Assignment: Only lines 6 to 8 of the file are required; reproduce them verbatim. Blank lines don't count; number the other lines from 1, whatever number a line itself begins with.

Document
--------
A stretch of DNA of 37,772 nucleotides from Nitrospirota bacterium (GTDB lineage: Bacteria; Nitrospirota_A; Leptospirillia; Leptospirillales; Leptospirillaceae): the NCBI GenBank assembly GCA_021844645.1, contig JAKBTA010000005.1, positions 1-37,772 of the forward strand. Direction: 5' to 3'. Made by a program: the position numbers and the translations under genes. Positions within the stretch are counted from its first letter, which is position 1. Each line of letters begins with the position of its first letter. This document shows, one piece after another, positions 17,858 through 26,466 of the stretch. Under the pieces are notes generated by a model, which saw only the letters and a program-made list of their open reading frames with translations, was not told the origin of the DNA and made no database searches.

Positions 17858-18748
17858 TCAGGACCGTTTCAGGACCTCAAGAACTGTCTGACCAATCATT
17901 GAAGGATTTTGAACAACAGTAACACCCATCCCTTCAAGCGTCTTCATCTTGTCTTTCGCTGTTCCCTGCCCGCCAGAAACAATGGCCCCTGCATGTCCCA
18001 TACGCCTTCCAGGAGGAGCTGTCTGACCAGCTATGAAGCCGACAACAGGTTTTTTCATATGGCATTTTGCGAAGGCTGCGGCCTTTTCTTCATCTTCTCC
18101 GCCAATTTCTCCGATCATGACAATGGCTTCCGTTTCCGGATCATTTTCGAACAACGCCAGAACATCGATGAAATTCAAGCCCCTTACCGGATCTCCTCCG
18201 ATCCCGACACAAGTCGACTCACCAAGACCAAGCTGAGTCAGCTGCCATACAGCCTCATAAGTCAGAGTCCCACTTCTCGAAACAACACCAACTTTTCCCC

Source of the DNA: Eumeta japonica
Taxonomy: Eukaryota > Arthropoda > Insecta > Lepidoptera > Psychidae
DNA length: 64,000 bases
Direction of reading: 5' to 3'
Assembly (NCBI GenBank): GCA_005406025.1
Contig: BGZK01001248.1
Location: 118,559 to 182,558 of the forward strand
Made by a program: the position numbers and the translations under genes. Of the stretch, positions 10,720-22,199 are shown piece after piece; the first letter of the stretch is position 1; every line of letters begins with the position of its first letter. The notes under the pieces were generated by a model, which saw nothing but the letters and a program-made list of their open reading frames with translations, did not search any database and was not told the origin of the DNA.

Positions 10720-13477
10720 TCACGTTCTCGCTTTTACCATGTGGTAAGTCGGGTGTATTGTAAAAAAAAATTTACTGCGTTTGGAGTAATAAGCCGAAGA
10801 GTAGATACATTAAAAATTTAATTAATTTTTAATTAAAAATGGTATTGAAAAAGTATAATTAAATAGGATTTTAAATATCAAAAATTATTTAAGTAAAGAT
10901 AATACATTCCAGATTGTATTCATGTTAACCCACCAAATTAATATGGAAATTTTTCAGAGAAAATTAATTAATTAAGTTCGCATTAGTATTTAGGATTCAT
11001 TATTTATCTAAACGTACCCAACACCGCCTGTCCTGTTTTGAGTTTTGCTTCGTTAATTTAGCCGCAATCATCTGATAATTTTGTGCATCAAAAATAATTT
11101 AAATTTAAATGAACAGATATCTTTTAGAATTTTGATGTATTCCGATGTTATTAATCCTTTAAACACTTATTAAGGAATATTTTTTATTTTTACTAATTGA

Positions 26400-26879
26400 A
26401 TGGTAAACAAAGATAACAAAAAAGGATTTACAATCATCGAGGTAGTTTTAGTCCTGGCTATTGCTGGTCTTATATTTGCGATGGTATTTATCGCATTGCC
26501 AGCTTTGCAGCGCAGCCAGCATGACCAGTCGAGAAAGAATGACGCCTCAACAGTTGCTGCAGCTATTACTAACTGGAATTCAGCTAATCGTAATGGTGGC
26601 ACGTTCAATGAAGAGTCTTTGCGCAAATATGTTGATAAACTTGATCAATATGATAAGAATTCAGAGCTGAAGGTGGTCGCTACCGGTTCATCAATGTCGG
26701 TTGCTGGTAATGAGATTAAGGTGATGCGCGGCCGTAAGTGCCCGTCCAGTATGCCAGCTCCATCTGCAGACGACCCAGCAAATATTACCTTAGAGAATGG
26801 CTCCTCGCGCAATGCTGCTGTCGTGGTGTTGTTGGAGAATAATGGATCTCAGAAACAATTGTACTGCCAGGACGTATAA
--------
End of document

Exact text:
18101 GCCAATTTCTCCGATCATGACAATGGCTTCCGTTTCCGGATCATTTTCGAACAACGCCAGAACATCGATGAAATTCAAGCCCCTTACCGGATCTCCTCCG
18201 ATCCCGACACAAGTCGACTCACCAAGACCAAGCTGAGTCAGCTGCCATACAGCCTCATAAGTCAGAGTCCCACTTCTCGAAACAACACCAACTTTTCCCC

Source of the DNA: Eumeta japonica